James Forsyth

Theresa May’s inner Cabinet is considering a role for the ECJ after Brexit

Theresa May's inner Cabinet is considering a role for the ECJ after Brexit
Text settings

‘It’ll be curtains for the process’ if the Brexit talks don’t move on to trade and transition in December, according to one of those familiar with the UK government’s negotiating strategy.

In Downing Street, there is a feeling that Theresa May has twice made significant compromises—in the Florence speech and the enhanced financial offer the inner Cabinet agreed on Monday—and if the EU again pockets the concession and says still more is needed, it’ll be hard to see how the UK can stay at the table. Even one of the Cabinet Ministers most keen on a deal with the EU says that ‘we have to get through in December’.

It is, obviously, not just the money that the EU needs there to be ‘sufficient progress’ on in December, but citizens rights and the Irish border too. I understand that on the former, the inner Cabinet considered a role for the ECJ after Brexit on Monday.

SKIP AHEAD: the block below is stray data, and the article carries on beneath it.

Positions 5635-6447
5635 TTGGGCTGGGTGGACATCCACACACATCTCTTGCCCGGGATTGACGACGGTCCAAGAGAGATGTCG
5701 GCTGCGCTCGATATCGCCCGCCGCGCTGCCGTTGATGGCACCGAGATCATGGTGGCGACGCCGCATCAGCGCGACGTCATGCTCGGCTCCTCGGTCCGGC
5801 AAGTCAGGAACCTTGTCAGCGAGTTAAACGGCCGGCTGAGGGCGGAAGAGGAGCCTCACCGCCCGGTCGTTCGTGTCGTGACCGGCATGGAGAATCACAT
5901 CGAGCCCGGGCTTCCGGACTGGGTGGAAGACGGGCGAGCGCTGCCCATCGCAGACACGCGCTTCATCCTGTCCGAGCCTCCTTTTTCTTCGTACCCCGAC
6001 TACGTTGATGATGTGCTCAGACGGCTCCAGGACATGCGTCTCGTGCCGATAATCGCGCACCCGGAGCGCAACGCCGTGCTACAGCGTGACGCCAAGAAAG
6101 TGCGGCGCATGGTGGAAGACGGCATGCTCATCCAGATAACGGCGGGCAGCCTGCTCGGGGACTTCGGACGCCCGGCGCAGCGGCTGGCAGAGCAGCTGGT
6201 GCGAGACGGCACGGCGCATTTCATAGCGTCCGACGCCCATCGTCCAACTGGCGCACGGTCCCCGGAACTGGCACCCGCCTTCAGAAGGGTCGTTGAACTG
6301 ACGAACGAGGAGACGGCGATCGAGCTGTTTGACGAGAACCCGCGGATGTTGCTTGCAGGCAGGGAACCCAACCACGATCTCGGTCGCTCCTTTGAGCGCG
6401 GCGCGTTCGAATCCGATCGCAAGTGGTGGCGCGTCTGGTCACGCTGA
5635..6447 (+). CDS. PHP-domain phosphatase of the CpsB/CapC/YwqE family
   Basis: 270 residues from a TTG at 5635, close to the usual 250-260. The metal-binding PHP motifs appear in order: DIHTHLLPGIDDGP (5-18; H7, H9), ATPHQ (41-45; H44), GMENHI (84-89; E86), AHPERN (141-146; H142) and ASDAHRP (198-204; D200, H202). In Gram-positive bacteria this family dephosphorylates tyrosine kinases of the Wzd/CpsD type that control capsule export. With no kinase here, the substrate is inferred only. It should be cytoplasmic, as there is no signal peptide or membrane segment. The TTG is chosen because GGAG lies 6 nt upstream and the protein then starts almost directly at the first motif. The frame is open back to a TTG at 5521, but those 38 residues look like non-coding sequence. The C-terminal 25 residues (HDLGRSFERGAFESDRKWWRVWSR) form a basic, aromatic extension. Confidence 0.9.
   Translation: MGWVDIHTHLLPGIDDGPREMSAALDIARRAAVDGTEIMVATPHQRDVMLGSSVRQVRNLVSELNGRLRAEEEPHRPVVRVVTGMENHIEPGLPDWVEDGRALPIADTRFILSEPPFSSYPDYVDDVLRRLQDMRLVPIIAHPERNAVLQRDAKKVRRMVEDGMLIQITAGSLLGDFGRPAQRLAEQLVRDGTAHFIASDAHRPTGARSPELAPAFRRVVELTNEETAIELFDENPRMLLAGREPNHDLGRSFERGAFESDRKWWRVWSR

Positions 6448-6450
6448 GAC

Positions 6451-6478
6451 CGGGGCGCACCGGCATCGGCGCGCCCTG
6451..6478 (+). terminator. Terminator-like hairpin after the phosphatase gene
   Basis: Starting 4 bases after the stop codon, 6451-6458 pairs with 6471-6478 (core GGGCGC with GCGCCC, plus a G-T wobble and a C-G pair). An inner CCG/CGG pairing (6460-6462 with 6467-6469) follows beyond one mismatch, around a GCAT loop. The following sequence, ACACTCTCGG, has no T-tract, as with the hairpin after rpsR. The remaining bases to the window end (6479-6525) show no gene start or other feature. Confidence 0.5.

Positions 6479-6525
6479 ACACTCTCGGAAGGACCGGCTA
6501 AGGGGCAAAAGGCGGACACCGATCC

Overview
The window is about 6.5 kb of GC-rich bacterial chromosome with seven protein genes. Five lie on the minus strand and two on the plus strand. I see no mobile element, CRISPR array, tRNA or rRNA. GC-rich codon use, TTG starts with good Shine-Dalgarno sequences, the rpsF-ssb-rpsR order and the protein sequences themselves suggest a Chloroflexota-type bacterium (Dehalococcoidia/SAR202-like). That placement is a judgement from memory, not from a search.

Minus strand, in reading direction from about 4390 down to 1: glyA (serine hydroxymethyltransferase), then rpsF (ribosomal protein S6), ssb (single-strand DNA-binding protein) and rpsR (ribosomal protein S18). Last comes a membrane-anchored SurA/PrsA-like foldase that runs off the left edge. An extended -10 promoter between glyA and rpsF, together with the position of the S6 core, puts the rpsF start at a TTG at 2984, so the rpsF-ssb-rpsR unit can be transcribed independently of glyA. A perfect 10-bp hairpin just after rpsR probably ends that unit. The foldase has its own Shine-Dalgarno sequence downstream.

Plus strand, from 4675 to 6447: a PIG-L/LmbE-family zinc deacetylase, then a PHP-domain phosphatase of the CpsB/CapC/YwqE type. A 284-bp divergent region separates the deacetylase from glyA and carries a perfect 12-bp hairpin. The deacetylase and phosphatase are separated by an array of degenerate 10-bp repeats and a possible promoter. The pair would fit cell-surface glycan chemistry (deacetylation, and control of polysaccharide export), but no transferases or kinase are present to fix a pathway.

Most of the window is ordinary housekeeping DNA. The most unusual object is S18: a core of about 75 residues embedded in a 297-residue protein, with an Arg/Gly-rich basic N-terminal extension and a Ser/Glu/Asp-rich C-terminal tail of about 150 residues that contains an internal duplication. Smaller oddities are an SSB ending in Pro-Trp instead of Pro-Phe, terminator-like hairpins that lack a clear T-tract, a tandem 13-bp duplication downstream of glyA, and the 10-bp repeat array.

What’s being discussed is for the UK to say that it’ll accept ‘voluntary referral’ of cases to the ECJ. So, if a case arose on a point of law that had not been previously addressed, the UK courts would send it over to Luxembourg.

A senior government figure, who is in favour of the idea, tells me that it is a ‘good compromise’. This source argues that the decision to refer would ‘still be a UK court decision’ and that the ‘numbers would be very small’.

What has not been agreed yet, even internally, is how this process would work. Would the decision of the ECJ then be binding, effectively giving it jurisdiction in the UK, or merely advisory? Also, how exceptional would the case have to be, to be referred to the ECJ?

I am told that Theresa May has not yet come to a decision on whether to propose ‘voluntary referral’ or not. But anything that leaves the ECJ having jurisdiction in the UK after Brexit, albeit in a limited sphere, will be controversial. Critics will point out that it breaches the red line that Theresa May set out at the Conservative conference in 2016. But I understand that the impression left by Monday’s meeting is that ‘voluntary referral’ would be acceptable to the Cabinet.